1. Part Ⅱ Reading Comprehension (Skimming and Scanning) (15 minutes)
Directions: In this part, you will have 15 minutes to go over the passage quickly and answer the questions on Answer Sheet 1. For questions 1-7, choose the best answer from the four choices marked (A), (B), (C) and (D). For question 8-10, complete the sentences with the information given in the passage.
Colleges taking another look at value of merit-based aid
Good grades and high tests scores still matter—a lot—to many colleges as they award financial aid.
But with low-income students projected to make up an ever-larger share of the college-bound population in coming years, some schools are re-examining whether that aid, typically known as “merit aid”, is the most effective use of precious institutional dollars.
George Washington University in Washington, D.C., for example, said last week that it would cut the value of its average merit scholarships by about one-third and reduce the number of recipients(接受者), pouring the savings, about $2.5 million, into need-based aid. Allegheny College in Meadville, Pa., made a similar decision three years ago.
Now, Hamilton College in Clinton, N.Y., says it will phase out merit scholarships altogether. No current merit-aid recipients will lose their scholarships, but need-based aid alone will be awarded beginning with students entering in fall 2008.
Not all colleges offer merit aid; generally, the more selective a school, the less likely it is to do so. Harvard and Princeton, for example, offer generous need-based packages, but many families who don’t meet need eligibility(资格)have been willing to pay whatever they must for a big-name school.
For small regional colleges that struggle just to fill seats, merit aid can be an important revenue-builder because many recipients still pay enough tuition dollars over and above the scholarship amount to keep the institution running.
But for rankings-conscious schools in between, merit aid has served primarily as a tool to recruit top students and to improve their academic profits. “They’re trying to buy students,” says Skidmore College economist Sandy Baum.
Studies show merit aid also tends to benefit disproportionately s[ 此文转贴于贵,州.学,习.网 http://www.Gzu521.com] tudents who could afford to enroll without it.
“As we look to the future, we see a more pressing need to invest in need-based aid,” says Monica Inzer, dean of admission and financial aid at Hamilton, which has offered merit scholarships for 10 years. During that time, it rose in US News & World Report’s ranking of the best liberal arts colleges, from 25 to 17.
Merit aid, which benefited about 75 students a year, or about 4% of its student body, at a cost of about $ 1 million a year, “served us well,” Inzer says, but “to be discounting the price for families that don’t need financial aid doesn’t feel right any more.”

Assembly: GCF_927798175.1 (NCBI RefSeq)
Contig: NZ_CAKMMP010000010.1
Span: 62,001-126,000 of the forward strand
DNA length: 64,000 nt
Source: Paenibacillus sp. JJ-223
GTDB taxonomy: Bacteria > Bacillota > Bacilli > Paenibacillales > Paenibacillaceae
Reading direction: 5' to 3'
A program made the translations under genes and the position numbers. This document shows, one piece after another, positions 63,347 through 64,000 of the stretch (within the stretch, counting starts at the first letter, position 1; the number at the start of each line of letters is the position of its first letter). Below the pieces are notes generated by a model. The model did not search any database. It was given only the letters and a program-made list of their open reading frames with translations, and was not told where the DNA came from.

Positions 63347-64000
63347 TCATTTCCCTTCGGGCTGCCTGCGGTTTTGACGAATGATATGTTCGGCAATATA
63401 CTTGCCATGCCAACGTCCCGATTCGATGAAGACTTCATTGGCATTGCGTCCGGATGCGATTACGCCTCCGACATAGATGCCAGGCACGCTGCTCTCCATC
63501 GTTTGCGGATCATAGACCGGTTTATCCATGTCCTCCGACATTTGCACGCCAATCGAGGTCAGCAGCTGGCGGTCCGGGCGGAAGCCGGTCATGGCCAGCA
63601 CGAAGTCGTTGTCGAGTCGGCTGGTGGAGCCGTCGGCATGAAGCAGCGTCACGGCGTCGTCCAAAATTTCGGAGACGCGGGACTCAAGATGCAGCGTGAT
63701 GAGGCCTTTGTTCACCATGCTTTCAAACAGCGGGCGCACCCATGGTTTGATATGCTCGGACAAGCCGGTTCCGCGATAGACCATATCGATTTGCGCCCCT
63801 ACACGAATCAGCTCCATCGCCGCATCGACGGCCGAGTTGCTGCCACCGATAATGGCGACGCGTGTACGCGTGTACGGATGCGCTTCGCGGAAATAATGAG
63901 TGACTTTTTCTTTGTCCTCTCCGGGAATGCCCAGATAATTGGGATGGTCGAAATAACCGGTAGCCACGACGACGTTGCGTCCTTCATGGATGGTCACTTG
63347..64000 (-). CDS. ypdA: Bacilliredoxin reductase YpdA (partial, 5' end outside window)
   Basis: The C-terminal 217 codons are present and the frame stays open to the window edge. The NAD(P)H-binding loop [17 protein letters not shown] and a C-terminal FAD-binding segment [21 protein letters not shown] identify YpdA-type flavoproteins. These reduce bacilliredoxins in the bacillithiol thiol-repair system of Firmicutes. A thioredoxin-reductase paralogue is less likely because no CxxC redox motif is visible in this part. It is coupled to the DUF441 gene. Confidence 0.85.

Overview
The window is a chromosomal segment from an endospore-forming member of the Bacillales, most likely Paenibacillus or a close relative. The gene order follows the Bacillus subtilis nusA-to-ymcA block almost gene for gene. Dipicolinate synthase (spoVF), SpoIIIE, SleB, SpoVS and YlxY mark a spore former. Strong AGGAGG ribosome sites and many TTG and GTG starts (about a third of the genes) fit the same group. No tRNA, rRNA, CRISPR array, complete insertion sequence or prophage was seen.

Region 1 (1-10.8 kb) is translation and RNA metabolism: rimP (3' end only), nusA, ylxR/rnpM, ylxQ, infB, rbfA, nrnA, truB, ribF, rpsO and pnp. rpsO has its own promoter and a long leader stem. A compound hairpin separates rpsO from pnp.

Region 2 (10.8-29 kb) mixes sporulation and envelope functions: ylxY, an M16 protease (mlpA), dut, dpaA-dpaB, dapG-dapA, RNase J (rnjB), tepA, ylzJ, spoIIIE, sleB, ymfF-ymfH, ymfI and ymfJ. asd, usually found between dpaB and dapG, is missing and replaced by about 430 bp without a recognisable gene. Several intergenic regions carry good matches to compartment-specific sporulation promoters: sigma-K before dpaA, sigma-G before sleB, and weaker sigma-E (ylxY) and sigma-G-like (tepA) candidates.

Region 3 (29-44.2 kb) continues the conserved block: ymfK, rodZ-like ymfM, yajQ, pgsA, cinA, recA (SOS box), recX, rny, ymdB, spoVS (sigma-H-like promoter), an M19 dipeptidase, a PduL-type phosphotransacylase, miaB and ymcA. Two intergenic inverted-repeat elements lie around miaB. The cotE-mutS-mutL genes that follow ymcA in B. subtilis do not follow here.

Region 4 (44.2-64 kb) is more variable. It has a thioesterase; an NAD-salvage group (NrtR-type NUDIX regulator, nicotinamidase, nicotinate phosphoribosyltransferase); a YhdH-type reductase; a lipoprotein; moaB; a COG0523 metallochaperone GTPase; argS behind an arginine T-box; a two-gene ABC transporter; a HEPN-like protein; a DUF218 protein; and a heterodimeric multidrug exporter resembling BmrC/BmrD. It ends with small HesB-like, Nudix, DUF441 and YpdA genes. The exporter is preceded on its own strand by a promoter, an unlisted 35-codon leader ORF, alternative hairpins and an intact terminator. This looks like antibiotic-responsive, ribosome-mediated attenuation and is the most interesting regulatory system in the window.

Need-based aid remains by far the largest share of all student aid, which includes state, federal and institutional grants. But merit aid, offered primarily by schools and states, is growing faster, both overall and at the institutional level.
Between 1995-96 and 2003-04, institutional merit aid alone increased 212%, compared with 47% for need-based grants. At least 15 states also offer merit aid, typically in a bid to enroll top students in the state’s public institutions.
But in recent years, a growing chorus(异口同声)of critics has begun pressuring schools to drop the practice. Recent decisions by Hamilton and others may be “a sign that people are starting to realize that there’s this destructive competition going on,” says Baum, co-author of a recent College Report that raises concerns about the role of institutional aid not based on need.
David Laird, president of the Minnesota Private College Council, says many of his schools would like to reduce their merit aid but fear that in doing so, they would lose top students to their competitors.
“No one can take one-sided action,” says Laird, who is exploring whether to seek an exemption(豁免)from federal anti-trust laws so member colleges can discuss how they could jointly reduce merit aid, “This is a merry-go-round that’s going very fast, and none of the institutions believe they can sustain the risks of trying to break away by themselves.”
A complicating factor is that merit aid has become so popular with middle-income families, who don’t qualify for need-based aid, that many have come to depend on it. And, as tuitions continue to increase, the line between merit and need blurs.
That’s one reason Allegheny College doesn’t plan to drop merit aid entirely.